What approaches are available to schools to help struggling readers and to efficiently identify students who need special education services?
Page 3: The Response-to-Intervention Approach (RTI)
Click on the following movie and watch as the S-Team learns that there are other options for identifying learning disabilities (time: 0:48).
Transcript: Other Options for Identifying Learning Disabilities
Now that the S-Team understands why using the IQ-achievement discrepancy model often results in students having to wait a long time before receiving services, they wonder if there is a different approach to use. Ms. Jacobs, the special ed teacher, and Mrs. Hernandez, the S-Team’s lead teacher, attend a professional development meeting conducted by their state’s department of education, where they learn about a different method that is now allowed by the special education law that was passed in 2004—the Individuals with Disabilities Education Improvement Act, or IDEA. They tell the S-Team about response to intervention, which has two purposes: to provide early support to students who are having academic difficulties and to offer an alternative to the discrepancy model.
What Is the Response-to-Intervention (RTI) Approach?
One basic premise of the RTI approach is that classroom instruction should be high quality; therefore, ineffective instruction can be ruled out as the reason for inadequate academic performance.
High-quality instruction involves the effective use of curriculum and instructional procedures that have been validated through rigorous research. These instructional procedures are referred to in a variety of ways: scientifically based practices, evidence-based instruction, and research-validated instruction.
In the RTI approach, struggling students’ skills are monitored to determine whether they show adequate growth (referred to as responsiveness) following the implementation of high-quality instruction. Students who do not respond adequately to research-validated instruction in the general education classroom are provided with increasingly intensive and validated interventions. Students’ progress in skill areas of concern is monitored frequently (e.g., weekly), and the data collected inform subsequent decisions about whether a student is either appropriately responsive or still needing more intensive instruction.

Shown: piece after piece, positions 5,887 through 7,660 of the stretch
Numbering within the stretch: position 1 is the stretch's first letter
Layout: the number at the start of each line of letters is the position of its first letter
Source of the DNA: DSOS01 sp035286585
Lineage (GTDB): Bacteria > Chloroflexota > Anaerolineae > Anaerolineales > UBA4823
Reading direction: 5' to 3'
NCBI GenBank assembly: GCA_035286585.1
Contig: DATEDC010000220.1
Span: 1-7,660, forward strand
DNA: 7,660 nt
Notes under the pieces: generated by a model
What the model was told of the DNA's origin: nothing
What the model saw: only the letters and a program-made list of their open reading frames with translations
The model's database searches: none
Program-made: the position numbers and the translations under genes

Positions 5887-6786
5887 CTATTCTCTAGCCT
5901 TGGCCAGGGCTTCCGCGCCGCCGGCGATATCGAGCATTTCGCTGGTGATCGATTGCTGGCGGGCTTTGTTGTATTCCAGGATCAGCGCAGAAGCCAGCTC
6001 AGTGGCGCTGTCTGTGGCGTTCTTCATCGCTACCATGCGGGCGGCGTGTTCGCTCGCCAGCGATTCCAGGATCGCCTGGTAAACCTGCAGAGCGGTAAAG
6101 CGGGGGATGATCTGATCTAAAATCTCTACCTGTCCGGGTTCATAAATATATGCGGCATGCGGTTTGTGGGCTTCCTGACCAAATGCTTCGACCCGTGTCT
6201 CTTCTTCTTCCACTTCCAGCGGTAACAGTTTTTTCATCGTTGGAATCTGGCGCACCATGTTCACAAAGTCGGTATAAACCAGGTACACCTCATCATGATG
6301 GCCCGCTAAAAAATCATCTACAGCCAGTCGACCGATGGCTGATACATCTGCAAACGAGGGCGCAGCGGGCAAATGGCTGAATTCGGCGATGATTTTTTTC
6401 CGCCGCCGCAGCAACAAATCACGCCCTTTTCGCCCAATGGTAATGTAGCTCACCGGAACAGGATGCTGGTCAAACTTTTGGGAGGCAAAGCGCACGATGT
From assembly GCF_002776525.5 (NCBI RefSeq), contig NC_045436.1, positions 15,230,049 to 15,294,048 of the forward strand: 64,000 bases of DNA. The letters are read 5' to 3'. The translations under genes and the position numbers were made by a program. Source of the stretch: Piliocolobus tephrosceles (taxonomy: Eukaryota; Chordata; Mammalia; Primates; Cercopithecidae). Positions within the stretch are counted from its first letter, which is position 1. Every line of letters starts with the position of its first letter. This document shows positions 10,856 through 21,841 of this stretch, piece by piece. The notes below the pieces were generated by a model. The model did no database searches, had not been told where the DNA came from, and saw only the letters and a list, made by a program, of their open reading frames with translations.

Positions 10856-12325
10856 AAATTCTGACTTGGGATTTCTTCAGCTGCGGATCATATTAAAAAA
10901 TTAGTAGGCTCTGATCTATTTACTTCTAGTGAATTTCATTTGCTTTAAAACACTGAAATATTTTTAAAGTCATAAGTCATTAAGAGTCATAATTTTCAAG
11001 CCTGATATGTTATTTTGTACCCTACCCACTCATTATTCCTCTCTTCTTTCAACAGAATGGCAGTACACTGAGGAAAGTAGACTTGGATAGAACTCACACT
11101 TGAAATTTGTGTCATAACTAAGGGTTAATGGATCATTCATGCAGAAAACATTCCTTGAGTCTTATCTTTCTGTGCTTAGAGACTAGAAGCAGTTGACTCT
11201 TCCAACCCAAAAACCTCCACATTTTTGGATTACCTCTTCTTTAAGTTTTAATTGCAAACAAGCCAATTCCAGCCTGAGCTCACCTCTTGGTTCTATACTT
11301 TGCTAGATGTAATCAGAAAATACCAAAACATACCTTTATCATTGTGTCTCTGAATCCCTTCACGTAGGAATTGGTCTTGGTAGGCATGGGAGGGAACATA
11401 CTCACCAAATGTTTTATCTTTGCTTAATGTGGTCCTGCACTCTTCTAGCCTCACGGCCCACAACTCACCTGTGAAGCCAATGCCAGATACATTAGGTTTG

An instructional technique designed to improve or remediate a certain set of skills.
The RTI approach can be implemented in a variety of ways. In broad terms, RTI is a multi-level approach that is made of the following components.
- Universal screening: All students are given a screening measure. Students at risk for academic failure are identified.
- Tier 1: Students receive effective, research-validated instruction in the general education setting. Student progress is monitored on a weekly basis. (In some approaches, universal screening is considered part of Tier 1.)
- Tier 2: Students whose progress is less than desired receive different or additional support from the classroom teacher or another educational professional. Student progress continues to be monitored.
- Tier 3: Students whose progress is still insufficient in response to Tier 2 instruction may receive even more intensive instruction, which can be provided in a variety of ways. Then, depending on a state’s or district’s policies, students may qualify for special education services based on the progress monitoring data, or they may receive either an abbreviated or comprehensive evaluation for the identification of a learning disability.
The Individuals with Disabilities Education Improvement Act (IDEA 2004) allows states and school districts to use either the IQ-achievement discrepancy model or the RTI approach for determining special education eligibility for students with learning disabilities. Key features of each option are noted in the table below.
|What is the underlying purpose?||To eliminate low intellectual ability (IQ) as the reason for reading problems||To eliminate inadequate instruction as the reason for reading problems|
|Who is targeted?||Students with suspected learning disabilities||Struggling readers
Students with suspected learning disabilities
|What process is used?||
A prescribed set of standardized tests
Identification of discrepancy between IQ scores and achievement scores
Ongoing monitoring of students’ performance
Data-driven decisions leading to increasingly intensive services
|What information is typically used?||
Scores from standardized tests of intelligence (IQ) (e.g., Stanford-Binet)
Scores from standardized tests of achievement (e.g., Woodcock-Johnson Achievement Test)
Data collected frequently on students’ performance
Possibly some standardized test scores
|Who is responsible for collecting the data?||Primarily a certified diagnostician or school psychologist||Primarily the general education teacher or other personnel responsible for instructional interventions|
|What are the data used for?||To identify whether a disability exists||To guide instructional placement|